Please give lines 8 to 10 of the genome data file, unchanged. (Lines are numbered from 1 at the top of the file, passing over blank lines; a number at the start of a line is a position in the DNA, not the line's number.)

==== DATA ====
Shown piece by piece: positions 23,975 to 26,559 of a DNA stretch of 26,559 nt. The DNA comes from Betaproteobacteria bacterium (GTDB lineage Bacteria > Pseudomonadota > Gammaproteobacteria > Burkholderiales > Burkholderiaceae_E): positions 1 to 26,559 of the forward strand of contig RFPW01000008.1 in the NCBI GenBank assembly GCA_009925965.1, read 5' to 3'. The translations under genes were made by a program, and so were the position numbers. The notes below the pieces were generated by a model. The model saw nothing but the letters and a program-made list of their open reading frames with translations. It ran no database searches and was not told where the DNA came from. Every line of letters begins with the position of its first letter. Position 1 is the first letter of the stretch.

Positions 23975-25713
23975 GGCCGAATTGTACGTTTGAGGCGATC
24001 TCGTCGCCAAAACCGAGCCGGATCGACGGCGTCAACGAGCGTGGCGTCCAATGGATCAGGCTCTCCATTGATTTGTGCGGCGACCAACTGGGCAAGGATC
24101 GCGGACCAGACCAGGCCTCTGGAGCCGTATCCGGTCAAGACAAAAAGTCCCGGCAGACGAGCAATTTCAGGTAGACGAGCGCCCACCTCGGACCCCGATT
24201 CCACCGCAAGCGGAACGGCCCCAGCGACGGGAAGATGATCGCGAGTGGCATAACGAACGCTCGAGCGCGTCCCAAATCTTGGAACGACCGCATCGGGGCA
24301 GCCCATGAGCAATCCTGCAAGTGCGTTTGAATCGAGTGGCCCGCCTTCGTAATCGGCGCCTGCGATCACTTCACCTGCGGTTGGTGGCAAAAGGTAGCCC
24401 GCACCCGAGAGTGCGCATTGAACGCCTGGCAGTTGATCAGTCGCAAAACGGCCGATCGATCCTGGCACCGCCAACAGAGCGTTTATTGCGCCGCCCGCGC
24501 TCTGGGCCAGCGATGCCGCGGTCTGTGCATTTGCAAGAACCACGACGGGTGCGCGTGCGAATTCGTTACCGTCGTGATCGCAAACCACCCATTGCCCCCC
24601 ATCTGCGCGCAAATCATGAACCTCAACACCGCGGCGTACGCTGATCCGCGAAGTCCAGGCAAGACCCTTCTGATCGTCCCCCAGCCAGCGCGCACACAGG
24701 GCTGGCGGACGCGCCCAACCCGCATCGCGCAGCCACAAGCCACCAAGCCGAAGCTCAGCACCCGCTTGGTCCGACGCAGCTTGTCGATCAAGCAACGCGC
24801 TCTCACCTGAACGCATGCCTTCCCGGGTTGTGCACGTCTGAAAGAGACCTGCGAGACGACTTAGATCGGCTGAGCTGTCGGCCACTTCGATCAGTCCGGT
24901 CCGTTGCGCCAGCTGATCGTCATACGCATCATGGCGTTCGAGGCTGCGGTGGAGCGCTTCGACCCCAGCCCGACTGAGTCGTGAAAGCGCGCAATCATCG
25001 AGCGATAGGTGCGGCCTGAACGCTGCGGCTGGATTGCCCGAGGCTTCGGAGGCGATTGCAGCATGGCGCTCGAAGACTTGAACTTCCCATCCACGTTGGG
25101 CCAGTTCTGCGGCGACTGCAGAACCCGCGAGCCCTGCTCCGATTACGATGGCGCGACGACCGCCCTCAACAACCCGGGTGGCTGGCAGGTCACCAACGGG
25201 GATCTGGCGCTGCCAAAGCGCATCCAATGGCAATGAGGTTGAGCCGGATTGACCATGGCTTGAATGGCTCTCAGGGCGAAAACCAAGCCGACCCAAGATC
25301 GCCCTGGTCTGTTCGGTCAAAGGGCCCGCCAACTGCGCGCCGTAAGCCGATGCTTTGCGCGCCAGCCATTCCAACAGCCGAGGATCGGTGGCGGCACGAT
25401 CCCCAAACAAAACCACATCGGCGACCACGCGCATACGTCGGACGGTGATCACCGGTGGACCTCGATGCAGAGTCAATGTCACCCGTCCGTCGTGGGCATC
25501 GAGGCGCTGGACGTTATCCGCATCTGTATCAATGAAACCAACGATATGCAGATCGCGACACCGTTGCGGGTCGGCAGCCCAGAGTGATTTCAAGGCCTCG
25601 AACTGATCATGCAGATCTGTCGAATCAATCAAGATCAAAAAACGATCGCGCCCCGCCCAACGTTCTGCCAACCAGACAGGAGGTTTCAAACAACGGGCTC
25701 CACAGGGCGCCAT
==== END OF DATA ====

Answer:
24401 GCACCCGAGAGTGCGCATTGAACGCCTGGCAGTTGATCAGTCGCAAAACGGCCGATCGATCCTGGCACCGCCAACAGAGCGTTTATTGCGCCGCCCGCGC
24501 TCTGGGCCAGCGATGCCGCGGTCTGTGCATTTGCAAGAACCACGACGGGTGCGCGTGCGAATTCGTTACCGTCGTGATCGCAAACCACCCATTGCCCCCC
24601 ATCTGCGCGCAAATCATGAACCTCAACACCGCGGCGTACGCTGATCCGCGAAGTCCAGGCAAGACCCTTCTGATCGTCCCCCAGCCAGCGCGCACACAGG